Ease of use is crucial. The platform your team is using is the central interface for the project. If it isn’t easy to use, the team will be annoyed, your project will get derailed and delayed, and the tool that is supposed to be helping you get to delivery successfully is instead an obstacle to getting there. A good project management tool is simple, easy to use, and intuitive.
Ease of integration refers to outside tools you’ll want to use. If your development team is using Jira, it would be mightily helpful if your project management software integrated with Jira. If you use a CRM, it’d be great if it integrated with that central management hub you’re working with. Whatever the integrations you’ll want, those are the integrations to look for when choosing project management software.
There’s also price to consider. You might find the perfect project management solution – and it might cost something like $45 per user per month. On a team of thirty people in a small company, that’s a significant budget item! Price should not be where you start your search, but it definitely should be a factor before finishing it.
To help you, here is the definitive project management tools list to use in finding the right fit for you and your team.
The Project Management Tools List
Instead of just an exhaustive list of names, let’s use some visuals to better understand our project management tools. In the scatterplot above, we graph out the best project management tools available. Our two axis measure effectiveness in project planning and effectiveness in task and team management. This is not typical for a project management tools list, but there’s a good reason why this is the visual.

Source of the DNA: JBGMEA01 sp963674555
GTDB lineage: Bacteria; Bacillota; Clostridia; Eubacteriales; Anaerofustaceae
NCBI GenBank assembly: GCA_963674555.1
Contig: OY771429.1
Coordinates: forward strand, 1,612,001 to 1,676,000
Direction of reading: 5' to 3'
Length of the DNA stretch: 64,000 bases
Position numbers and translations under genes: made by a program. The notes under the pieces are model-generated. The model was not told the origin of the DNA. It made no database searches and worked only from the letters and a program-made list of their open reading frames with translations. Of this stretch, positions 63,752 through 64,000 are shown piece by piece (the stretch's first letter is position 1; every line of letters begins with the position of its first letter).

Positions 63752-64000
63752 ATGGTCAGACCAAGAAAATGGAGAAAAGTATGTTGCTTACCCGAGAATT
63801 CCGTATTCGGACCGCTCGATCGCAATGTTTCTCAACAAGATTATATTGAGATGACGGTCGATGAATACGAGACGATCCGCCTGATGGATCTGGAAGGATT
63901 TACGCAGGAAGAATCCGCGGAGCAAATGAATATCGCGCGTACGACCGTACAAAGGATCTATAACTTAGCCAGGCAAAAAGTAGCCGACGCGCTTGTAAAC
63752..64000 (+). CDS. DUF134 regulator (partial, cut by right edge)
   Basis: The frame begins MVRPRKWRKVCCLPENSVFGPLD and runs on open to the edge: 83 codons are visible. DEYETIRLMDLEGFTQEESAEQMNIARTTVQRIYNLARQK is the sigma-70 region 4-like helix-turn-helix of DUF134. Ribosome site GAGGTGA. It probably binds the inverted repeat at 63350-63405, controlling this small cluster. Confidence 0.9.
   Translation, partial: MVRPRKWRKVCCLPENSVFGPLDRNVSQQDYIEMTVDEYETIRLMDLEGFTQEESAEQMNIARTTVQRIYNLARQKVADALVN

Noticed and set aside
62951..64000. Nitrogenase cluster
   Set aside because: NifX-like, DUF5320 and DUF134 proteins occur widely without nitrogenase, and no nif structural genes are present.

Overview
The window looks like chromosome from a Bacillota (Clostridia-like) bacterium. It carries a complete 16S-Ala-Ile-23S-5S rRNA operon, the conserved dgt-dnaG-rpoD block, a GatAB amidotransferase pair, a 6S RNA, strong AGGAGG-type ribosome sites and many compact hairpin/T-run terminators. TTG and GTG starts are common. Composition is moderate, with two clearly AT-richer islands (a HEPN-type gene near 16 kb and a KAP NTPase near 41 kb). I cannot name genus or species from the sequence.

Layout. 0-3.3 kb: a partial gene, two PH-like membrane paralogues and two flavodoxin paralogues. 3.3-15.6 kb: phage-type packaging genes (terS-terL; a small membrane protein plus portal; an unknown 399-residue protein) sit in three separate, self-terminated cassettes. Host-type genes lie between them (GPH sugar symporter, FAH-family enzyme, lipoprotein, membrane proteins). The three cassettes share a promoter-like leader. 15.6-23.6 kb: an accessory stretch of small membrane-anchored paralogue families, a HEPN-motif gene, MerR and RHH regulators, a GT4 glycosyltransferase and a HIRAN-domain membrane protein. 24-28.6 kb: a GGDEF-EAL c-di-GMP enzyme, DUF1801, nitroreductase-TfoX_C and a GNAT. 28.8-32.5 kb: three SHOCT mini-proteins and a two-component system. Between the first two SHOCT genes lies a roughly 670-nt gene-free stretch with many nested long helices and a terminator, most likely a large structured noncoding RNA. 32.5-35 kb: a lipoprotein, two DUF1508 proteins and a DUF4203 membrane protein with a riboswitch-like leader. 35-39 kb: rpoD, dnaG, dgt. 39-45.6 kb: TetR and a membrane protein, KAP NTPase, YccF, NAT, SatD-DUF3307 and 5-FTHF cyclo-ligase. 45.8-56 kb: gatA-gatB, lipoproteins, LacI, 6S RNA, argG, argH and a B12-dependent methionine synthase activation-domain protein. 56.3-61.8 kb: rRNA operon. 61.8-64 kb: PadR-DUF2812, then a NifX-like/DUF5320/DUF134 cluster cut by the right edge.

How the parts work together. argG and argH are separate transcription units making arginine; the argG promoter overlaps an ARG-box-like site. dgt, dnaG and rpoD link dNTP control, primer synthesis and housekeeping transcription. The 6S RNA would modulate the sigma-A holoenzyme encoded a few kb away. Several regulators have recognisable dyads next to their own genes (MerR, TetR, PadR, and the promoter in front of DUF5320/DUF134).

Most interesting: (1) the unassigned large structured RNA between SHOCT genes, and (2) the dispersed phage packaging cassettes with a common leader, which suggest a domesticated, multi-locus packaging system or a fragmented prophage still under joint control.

There are many different types of project management software. But all project management tools help a project manager primarily in two ways – structuring the project, which is a planning-based activity, and managing the project to completion and delivery. Every tool offers features along these lines, literally. Either they aim to help you plan, structure, and design your project, or manage the team working on it…or both. Many tools call themselves project management tools, but they are more attuned to task management, or team management, for example. So for a definitive break down of project management tools, we highlight those two areas with our graph.